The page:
Review: The Lie Tree by Frances Hardinge

The Lie Tree book coverThe Lie Tree is a fascinating and unusual book. The idea of the lie tree itself is interesting and creative. The novel touches on feminism, the nature of lies and truth, growing up, knowing yourself, familial love, and fairness. There’s a sense of foreboding throughout that escalates and escalates until the climax. It took me a while to read, but I think that’s because it made me so nervous for the main character, Faith Sunderly, that I would have to set it down. As I neared the end of the book, it was hard to see what would happen next. It’s usually categorized as dark fantasy, but I’d say it’s at least pseudo-horror for the effect it had on me.

The book is historical, set in England in the late 19th century, during the societal and scientific upheaval that came after the publication of Darwin’s On the Origin of Species. Faith is fourteen and she’s just moved with her family to an isolated island called Vane because her father is in the middle of a scandal in which the public reviles him as a fraud for something related to his work as a natural scientist, though exactly what happened isn’t revealed for a while. The plan is for him to work on uncovering a new fossil, but soon news of the scandal reaches the island, too, and everything turns ugly.

One of the big themes is the evil of gender-based restrictions and expectations, something which has clearly been improved on in the intervening century-plus, but which girls and women nowadays still face. Faith’s father bluntly tells her that she’ll never be able to use her brain because she’s a girl—she’ll just have to behave well. A quote from the book that a lot of people cite sums things up well: “There was a hunger in her, and girls were not supposed to be hungry. They were supposed to nibble sparingly when at the table, and their minds were supposed to be satisfied with a slim diet too.” Faith doesn’t want to behave. She doesn’t accept the restrictions everyone places on her and instead gets angry and fights back in the only way she can—quietly and a little passive-aggressively, changing the course of events on the island.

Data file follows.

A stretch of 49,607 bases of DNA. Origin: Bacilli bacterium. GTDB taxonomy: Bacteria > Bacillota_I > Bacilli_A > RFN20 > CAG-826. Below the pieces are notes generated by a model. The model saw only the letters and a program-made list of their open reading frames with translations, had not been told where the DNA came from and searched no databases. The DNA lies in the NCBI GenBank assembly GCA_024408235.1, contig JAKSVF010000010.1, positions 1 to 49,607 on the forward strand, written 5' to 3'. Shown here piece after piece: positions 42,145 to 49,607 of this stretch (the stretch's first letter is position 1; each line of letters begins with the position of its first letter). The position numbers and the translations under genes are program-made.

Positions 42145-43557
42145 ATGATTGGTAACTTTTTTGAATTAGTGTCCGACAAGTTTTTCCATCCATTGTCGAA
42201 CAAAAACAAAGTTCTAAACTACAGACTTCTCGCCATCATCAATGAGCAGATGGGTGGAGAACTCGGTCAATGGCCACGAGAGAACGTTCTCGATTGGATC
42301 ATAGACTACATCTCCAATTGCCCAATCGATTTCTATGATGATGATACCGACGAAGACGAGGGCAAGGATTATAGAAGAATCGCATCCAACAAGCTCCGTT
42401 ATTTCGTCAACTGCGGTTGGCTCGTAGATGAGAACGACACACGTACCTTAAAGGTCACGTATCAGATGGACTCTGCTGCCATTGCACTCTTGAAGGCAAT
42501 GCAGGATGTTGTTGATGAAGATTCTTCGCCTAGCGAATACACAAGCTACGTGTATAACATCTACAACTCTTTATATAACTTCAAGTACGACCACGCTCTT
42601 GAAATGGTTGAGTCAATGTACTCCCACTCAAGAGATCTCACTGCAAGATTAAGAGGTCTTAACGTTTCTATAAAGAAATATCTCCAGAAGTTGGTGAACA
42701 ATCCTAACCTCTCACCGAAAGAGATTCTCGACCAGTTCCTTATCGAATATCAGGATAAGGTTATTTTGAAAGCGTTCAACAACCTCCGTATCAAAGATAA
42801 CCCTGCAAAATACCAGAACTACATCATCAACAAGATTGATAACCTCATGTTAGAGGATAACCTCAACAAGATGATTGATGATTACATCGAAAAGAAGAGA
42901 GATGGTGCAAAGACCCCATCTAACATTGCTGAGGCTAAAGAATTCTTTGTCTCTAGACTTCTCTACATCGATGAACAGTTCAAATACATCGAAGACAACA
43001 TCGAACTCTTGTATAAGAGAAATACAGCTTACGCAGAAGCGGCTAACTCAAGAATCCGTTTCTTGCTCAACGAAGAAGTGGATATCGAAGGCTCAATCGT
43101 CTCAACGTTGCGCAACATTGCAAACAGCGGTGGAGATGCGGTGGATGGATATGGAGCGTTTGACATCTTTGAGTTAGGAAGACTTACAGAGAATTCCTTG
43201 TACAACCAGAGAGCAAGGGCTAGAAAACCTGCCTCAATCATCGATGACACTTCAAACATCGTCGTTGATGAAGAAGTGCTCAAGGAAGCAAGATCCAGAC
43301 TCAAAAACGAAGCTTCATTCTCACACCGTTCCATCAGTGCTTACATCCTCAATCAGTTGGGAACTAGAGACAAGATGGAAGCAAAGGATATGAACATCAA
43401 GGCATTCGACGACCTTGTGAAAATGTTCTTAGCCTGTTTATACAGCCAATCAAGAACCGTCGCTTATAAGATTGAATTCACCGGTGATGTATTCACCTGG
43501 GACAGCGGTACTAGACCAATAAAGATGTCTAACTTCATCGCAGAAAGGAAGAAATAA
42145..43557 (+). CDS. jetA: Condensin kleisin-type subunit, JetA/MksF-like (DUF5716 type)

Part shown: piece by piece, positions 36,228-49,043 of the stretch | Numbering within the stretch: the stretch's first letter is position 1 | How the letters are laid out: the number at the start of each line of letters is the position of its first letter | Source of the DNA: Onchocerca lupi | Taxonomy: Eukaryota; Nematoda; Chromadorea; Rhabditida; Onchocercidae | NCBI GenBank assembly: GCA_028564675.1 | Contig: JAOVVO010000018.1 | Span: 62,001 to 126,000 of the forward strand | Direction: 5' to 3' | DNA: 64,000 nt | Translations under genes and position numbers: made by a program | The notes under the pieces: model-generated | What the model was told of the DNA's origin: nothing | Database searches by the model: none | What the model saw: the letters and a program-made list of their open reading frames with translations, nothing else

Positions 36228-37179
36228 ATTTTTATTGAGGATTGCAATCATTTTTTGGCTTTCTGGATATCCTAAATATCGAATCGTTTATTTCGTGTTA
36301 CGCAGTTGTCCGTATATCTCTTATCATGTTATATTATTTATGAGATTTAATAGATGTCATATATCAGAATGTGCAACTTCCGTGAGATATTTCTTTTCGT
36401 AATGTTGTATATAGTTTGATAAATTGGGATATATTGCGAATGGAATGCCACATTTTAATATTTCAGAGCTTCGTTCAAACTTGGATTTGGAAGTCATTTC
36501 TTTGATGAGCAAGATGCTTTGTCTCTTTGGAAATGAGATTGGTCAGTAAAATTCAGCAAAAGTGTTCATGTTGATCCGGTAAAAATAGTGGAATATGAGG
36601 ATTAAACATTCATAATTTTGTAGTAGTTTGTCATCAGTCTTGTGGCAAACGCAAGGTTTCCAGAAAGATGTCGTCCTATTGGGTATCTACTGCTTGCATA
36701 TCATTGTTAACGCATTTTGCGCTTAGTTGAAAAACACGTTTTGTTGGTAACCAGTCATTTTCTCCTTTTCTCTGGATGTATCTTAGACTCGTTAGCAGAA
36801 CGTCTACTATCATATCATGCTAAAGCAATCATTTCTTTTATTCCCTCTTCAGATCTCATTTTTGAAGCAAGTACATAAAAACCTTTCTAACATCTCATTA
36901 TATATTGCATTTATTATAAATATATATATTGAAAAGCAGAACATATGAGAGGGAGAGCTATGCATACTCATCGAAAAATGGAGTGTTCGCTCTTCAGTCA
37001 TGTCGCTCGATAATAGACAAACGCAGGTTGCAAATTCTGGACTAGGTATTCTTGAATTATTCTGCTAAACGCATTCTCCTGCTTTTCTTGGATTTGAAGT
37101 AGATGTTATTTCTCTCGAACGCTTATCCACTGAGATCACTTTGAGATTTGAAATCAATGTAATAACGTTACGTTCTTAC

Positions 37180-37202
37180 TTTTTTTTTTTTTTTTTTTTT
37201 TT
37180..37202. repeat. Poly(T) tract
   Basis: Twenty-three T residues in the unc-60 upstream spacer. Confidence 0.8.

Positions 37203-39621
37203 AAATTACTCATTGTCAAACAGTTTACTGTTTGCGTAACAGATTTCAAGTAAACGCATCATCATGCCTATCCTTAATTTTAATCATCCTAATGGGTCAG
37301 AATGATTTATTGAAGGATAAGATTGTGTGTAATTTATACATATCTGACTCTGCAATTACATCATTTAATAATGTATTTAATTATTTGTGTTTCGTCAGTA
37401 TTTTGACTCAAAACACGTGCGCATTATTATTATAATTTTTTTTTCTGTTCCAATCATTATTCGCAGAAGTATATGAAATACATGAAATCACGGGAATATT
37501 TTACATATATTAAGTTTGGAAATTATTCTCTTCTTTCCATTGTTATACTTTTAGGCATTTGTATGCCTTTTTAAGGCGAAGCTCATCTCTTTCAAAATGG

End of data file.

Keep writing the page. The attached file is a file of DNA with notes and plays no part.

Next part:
Faith’s father initially does respect her intelligence and commitment to science so she loves him and despises her societally-acceptable mother, so when her father is found dead in a presumed suicide, she’s set on figuring out what really happened. In the process, she explores the power of lies, learns to respect her mother for making do under crappy circumstances, and explores relationships with others. Eventually she does understand what happened, as well as everything she needs to about her father and herself.

Faith is a compelling character. One interesting thing about her is that she isn’t overly likable. She doesn’t always do sympathetic things, and sometimes I wished she’d make other choices. But her choices were always consistent with who she was, what her options were, and how her anger informed them. I should mention that the writing itself is lovely. I highly recommend the book.